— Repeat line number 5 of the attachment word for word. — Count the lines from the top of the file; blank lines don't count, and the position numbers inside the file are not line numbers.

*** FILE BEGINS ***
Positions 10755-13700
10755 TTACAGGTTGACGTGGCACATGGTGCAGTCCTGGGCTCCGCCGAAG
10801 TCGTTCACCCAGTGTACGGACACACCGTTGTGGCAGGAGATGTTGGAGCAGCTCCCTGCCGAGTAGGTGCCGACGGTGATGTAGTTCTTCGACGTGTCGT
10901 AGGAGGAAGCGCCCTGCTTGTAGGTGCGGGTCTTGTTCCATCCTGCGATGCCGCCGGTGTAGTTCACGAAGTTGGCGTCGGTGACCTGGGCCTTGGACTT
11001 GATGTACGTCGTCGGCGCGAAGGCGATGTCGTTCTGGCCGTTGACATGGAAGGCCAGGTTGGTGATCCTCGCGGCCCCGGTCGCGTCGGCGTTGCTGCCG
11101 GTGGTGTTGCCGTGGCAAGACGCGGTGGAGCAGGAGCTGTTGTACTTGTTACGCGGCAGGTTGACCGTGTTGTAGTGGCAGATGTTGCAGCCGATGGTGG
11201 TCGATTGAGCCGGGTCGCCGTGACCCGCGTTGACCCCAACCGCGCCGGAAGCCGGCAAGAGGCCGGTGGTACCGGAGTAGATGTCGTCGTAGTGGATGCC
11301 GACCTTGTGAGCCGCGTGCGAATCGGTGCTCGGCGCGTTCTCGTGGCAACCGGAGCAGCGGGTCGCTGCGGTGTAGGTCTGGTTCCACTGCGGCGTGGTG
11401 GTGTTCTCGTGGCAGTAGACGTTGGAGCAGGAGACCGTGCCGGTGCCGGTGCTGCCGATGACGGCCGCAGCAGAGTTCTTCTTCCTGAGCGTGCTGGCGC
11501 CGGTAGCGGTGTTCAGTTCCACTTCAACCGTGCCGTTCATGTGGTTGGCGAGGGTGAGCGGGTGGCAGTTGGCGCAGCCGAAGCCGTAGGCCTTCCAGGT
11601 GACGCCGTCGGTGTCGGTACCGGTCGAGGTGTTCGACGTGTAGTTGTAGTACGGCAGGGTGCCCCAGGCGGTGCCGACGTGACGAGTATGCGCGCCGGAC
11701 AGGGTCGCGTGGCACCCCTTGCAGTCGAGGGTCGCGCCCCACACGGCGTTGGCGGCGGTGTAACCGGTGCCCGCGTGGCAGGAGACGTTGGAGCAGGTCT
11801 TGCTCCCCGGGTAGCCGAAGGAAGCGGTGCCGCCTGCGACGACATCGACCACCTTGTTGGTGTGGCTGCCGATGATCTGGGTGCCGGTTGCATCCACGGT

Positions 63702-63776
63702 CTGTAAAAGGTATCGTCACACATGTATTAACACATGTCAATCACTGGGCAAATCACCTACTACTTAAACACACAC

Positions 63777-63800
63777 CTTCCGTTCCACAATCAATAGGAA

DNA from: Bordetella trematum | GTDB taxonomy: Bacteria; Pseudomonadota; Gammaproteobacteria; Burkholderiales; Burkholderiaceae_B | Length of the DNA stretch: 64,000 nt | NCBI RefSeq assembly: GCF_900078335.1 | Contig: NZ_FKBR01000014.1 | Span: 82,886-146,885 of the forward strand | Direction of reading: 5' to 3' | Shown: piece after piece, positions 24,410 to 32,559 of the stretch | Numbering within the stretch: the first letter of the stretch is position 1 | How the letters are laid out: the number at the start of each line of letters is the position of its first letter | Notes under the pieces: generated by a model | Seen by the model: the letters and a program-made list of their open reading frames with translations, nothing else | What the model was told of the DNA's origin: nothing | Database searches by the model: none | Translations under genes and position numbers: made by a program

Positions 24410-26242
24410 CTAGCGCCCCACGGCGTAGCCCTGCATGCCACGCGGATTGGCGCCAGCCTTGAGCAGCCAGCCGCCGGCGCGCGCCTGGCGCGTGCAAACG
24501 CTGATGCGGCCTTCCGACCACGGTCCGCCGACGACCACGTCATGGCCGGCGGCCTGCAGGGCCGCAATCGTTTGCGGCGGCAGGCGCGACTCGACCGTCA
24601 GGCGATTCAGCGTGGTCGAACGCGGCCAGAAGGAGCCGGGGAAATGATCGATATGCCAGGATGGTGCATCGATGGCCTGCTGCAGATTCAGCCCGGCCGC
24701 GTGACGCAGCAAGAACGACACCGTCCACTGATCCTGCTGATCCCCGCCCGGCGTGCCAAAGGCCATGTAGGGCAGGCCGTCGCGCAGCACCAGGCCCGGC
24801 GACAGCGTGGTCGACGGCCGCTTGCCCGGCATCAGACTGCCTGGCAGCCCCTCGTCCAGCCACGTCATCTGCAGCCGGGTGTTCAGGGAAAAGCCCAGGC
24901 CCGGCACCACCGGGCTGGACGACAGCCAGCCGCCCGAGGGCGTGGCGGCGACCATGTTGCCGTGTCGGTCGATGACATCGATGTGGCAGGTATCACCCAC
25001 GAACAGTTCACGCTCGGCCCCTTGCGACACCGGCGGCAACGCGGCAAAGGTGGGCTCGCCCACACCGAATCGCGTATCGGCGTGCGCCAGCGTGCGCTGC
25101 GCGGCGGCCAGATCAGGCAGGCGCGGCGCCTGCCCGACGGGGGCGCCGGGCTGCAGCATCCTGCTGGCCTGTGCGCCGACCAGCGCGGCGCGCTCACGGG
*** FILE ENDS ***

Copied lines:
11001 GATGTACGTCGTCGGCGCGAAGGCGATGTCGTTCTGGCCGTTGACATGGAAGGCCAGGTTGGTGATCCTCGCGGCCCCGGTCGCGTCGGCGTTGCTGCCG